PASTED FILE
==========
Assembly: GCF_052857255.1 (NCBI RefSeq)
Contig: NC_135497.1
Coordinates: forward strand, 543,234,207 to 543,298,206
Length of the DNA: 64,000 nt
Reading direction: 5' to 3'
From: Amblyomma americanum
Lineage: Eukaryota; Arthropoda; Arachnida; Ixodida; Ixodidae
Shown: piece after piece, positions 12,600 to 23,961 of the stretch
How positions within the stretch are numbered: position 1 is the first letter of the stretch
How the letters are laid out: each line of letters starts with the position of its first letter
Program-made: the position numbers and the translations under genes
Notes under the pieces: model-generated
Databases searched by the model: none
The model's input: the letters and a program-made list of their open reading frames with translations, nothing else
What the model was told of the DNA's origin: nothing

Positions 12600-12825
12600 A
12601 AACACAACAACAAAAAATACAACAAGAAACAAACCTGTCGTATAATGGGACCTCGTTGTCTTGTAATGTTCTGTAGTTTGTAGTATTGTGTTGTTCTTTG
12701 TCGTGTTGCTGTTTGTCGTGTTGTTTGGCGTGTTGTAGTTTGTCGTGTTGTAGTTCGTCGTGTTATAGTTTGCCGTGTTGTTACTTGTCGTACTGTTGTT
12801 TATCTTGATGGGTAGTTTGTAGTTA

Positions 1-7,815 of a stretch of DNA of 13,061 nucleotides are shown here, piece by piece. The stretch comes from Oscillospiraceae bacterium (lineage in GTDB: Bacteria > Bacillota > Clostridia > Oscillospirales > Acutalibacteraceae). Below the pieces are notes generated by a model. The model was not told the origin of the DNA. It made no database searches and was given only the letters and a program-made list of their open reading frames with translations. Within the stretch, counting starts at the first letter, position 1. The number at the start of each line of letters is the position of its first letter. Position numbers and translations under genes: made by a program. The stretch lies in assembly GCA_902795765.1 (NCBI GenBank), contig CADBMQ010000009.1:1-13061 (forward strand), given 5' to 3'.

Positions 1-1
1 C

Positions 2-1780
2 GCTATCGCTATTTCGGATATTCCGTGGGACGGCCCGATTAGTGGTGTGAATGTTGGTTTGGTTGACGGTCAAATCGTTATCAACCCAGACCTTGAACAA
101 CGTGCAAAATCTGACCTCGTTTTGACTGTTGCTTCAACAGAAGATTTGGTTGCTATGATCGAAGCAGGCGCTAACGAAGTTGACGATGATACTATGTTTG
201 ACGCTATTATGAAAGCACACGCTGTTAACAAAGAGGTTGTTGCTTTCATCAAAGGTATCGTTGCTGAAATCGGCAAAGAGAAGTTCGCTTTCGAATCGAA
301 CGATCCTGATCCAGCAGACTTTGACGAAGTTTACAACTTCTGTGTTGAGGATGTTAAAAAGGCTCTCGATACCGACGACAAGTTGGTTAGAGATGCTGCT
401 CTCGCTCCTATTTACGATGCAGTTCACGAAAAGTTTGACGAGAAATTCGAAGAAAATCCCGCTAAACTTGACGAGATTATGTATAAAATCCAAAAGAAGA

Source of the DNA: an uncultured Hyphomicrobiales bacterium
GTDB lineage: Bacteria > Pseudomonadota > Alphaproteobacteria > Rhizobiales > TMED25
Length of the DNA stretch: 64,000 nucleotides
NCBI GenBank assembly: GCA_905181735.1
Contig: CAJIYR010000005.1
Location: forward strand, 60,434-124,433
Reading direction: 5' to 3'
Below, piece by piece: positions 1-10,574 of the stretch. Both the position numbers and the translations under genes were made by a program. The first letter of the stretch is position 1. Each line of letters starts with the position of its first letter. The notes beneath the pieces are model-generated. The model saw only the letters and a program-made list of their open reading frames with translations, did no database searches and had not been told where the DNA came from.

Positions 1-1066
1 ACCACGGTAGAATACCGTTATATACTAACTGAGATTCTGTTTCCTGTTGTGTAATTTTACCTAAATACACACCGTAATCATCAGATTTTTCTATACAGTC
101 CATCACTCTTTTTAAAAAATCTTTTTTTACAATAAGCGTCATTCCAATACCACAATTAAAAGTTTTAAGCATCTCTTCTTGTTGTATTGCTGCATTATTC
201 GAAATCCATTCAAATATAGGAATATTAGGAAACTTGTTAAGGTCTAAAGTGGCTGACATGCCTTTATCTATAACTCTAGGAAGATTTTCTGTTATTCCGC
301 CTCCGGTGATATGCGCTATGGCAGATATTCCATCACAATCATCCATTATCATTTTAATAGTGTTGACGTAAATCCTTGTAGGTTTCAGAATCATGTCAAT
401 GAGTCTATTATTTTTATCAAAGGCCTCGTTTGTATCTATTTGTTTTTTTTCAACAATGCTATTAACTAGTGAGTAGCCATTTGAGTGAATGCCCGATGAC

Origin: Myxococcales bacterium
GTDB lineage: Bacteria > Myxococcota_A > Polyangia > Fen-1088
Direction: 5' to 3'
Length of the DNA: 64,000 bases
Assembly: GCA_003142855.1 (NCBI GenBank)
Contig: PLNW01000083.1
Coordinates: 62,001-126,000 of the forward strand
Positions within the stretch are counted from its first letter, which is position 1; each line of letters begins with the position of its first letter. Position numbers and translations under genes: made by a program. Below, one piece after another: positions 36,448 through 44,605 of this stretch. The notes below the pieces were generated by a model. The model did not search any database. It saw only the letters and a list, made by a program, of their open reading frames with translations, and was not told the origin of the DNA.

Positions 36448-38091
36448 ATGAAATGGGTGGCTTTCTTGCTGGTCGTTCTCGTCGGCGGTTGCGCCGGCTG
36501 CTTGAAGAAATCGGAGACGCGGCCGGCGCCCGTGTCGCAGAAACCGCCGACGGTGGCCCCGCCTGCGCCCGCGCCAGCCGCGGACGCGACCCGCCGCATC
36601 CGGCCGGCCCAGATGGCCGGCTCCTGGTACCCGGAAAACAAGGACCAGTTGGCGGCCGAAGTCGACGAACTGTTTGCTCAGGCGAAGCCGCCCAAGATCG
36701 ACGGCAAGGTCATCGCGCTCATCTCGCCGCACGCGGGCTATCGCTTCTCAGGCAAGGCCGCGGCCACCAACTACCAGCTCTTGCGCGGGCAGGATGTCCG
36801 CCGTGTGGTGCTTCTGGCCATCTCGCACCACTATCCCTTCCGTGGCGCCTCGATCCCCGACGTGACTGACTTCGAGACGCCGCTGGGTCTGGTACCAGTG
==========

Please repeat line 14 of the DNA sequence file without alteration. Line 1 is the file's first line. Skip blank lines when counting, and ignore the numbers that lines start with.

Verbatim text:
The model's input: the letters and a program-made list of their open reading frames with translations, nothing else